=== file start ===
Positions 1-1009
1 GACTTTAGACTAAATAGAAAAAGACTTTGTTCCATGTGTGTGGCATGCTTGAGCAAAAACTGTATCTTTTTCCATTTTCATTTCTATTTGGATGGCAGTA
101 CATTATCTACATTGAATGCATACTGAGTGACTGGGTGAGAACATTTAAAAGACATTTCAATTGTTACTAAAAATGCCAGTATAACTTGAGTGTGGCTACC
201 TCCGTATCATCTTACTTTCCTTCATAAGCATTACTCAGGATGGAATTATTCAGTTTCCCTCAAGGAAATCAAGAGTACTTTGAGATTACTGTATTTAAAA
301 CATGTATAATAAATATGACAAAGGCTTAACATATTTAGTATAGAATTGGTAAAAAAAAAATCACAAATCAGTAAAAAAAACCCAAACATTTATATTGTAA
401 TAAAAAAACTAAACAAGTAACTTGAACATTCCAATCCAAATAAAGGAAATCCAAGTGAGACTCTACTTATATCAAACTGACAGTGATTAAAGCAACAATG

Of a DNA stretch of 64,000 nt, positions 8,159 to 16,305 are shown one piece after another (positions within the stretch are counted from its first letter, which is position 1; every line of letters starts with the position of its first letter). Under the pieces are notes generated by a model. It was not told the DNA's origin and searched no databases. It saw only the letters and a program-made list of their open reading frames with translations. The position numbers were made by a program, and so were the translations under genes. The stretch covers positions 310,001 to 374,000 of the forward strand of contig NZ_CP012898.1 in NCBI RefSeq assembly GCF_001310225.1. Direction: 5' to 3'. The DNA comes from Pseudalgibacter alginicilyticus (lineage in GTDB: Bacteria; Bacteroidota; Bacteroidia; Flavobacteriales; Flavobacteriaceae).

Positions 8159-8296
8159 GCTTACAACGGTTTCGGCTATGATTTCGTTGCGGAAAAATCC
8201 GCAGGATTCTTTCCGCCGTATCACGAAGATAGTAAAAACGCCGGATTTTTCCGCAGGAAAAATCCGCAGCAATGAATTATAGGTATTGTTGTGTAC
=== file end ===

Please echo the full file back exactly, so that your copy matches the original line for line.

Positions 1-1009
1 GACTTTAGACTAAATAGAAAAAGACTTTGTTCCATGTGTGTGGCATGCTTGAGCAAAAACTGTATCTTTTTCCATTTTCATTTCTATTTGGATGGCAGTA
101 CATTATCTACATTGAATGCATACTGAGTGACTGGGTGAGAACATTTAAAAGACATTTCAATTGTTACTAAAAATGCCAGTATAACTTGAGTGTGGCTACC
201 TCCGTATCATCTTACTTTCCTTCATAAGCATTACTCAGGATGGAATTATTCAGTTTCCCTCAAGGAAATCAAGAGTACTTTGAGATTACTGTATTTAAAA
301 CATGTATAATAAATATGACAAAGGCTTAACATATTTAGTATAGAATTGGTAAAAAAAAAATCACAAATCAGTAAAAAAAACCCAAACATTTATATTGTAA
401 TAAAAAAACTAAACAAGTAACTTGAACATTCCAATCCAAATAAAGGAAATCCAAGTGAGACTCTACTTATATCAAACTGACAGTGATTAAAGCAACAATG

Of a DNA stretch of 64,000 nt, positions 8,159 to 16,305 are shown one piece after another (positions within the stretch are counted from its first letter, which is position 1; every line of letters starts with the position of its first letter). Under the pieces are notes generated by a model. It was not told the DNA's origin and searched no databases. It saw only the letters and a program-made list of their open reading frames with translations. The position numbers were made by a program, and so were the translations under genes. The stretch covers positions 310,001 to 374,000 of the forward strand of contig NZ_CP012898.1 in NCBI RefSeq assembly GCF_001310225.1. Direction: 5' to 3'. The DNA comes from Pseudalgibacter alginicilyticus (lineage in GTDB: Bacteria; Bacteroidota; Bacteroidia; Flavobacteriales; Flavobacteriaceae).

Positions 8159-8296
8159 GCTTACAACGGTTTCGGCTATGATTTCGTTGCGGAAAAATCC
8201 GCAGGATTCTTTCCGCCGTATCACGAAGATAGTAAAAACGCCGGATTTTTCCGCAGGAAAAATCCGCAGCAATGAATTATAGGTATTGTTGTGTAC